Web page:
When entering into a commercial lease agreement, conducting due diligence is a critical step to ensure that the property aligns with your business needs and complies with all necessary regulations. The length of the due diligence period can vary based on negotiation, ranging from 30 days to 90 business days or more. Although each location and business might have specific requirements, some common aspects of due diligence are described in this article.
What are Some Common Aspects for a Due Diligence?
- Zoning Bylaw Verification
- Building Inspection
- Environmental Site Assessment (ESA)
- Record of Site Condition (RSC)
- Floor Plan Design
- Lease Agreement Review
- Accessibility Compliance
- Parking and Traffic Considerations
- Permit and License Verification
Details of the Due Diligence
Zoning Bylaw Verification
Ensuring that the property’s zoning permits the intended use of your business. It involves checking local zoning regulations and confirming that your business activities are allowed in that particular area.
Conducting a thorough inspection of the premises to assess its structural integrity and identify any potential maintenance or safety issues that might need to be addressed before finalizing the lease.
Environmental Site Assessment (ESA)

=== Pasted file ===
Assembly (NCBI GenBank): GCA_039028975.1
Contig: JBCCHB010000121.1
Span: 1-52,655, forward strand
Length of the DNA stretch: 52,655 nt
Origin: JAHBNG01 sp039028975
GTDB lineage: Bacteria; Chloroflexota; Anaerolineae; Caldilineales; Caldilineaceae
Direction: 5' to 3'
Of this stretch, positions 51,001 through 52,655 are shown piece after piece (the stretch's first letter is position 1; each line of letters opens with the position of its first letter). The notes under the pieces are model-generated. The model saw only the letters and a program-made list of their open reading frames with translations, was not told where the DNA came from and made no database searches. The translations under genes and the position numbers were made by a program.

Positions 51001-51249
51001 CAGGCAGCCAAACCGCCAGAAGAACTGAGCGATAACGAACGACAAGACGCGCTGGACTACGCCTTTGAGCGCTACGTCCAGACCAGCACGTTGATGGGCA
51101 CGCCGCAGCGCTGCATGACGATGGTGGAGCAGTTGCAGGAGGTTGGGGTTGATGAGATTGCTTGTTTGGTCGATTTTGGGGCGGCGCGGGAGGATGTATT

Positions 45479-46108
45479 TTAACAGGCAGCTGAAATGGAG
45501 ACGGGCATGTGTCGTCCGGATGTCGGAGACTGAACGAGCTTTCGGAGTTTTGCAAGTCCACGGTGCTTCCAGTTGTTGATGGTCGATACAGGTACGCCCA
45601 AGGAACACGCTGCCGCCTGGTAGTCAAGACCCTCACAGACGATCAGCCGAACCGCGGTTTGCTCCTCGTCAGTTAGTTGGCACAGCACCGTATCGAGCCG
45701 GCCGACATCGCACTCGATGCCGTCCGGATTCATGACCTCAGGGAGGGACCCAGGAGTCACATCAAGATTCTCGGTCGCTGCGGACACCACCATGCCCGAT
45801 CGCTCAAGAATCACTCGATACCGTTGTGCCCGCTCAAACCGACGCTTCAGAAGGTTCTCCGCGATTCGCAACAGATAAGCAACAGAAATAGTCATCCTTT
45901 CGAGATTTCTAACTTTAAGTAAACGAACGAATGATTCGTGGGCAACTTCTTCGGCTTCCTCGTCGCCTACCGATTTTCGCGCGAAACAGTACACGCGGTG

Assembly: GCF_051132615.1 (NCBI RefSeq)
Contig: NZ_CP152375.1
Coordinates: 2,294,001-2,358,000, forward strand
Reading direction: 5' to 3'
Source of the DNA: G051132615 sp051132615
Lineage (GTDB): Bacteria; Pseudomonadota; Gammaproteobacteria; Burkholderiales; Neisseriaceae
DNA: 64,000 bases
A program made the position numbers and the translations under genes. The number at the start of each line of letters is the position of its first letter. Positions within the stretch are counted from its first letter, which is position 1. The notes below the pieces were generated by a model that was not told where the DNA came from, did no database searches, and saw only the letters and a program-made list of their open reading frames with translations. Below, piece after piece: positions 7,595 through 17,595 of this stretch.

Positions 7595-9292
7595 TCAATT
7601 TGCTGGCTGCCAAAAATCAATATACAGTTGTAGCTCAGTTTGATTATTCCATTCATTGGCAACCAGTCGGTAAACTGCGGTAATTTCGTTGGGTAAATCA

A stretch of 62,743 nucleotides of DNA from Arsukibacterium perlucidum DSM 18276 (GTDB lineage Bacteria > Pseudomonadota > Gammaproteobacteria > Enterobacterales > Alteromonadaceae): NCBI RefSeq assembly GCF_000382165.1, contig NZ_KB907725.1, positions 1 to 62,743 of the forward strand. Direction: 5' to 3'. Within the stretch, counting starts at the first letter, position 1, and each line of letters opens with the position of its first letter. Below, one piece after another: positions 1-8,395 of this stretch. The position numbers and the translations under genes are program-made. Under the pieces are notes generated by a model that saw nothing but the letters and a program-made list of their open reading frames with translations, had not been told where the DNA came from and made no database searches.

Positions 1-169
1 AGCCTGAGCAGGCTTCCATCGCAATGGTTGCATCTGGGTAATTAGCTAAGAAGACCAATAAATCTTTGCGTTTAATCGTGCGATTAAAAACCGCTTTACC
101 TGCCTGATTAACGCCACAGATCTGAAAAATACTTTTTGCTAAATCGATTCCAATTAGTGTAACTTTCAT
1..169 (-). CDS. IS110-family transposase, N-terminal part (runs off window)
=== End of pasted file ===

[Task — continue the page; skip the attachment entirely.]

Evaluating the environmental conditions of the property to detect any potential contamination or hazardous materials that could impact your business operations or pose liabilities.
Record of Site Condition (RSC)
In some cases, a comprehensive RSC might be required to certify the property’s environmental condition, especially if there have been prior industrial or hazardous uses of the site.
Floor Plan Design
Planning the interior layout and design of the commercial space to ensure it meets your business requirements, such as space allocation, workflow, and customer access.
Lease Agreement Review
Carefully examining the terms and conditions of the lease agreement by lawyers to ensure it aligns with your business goals and to negotiate any necessary changes or provisions.
Ensuring that the property complies with accessibility standards, especially if your business caters to customers or employees with disabilities.
Parking and Traffic Considerations
Assessing the availability of parking spaces and understanding traffic flow in the area to determine if it meets your business needs.
Permit and License Verification
Verifying the permits and licenses required for your specific business activities and confirming that the property meets all regulatory requirements.
Engaging experienced professionals such as real estate attorneys, architects, environmental consultants, and commercial property inspectors can greatly assist in performing a thorough due diligence process. By carefully conducting due diligence, you can mitigate risks, make informed decisions, and ensure a successful and profitable commercial lease experience.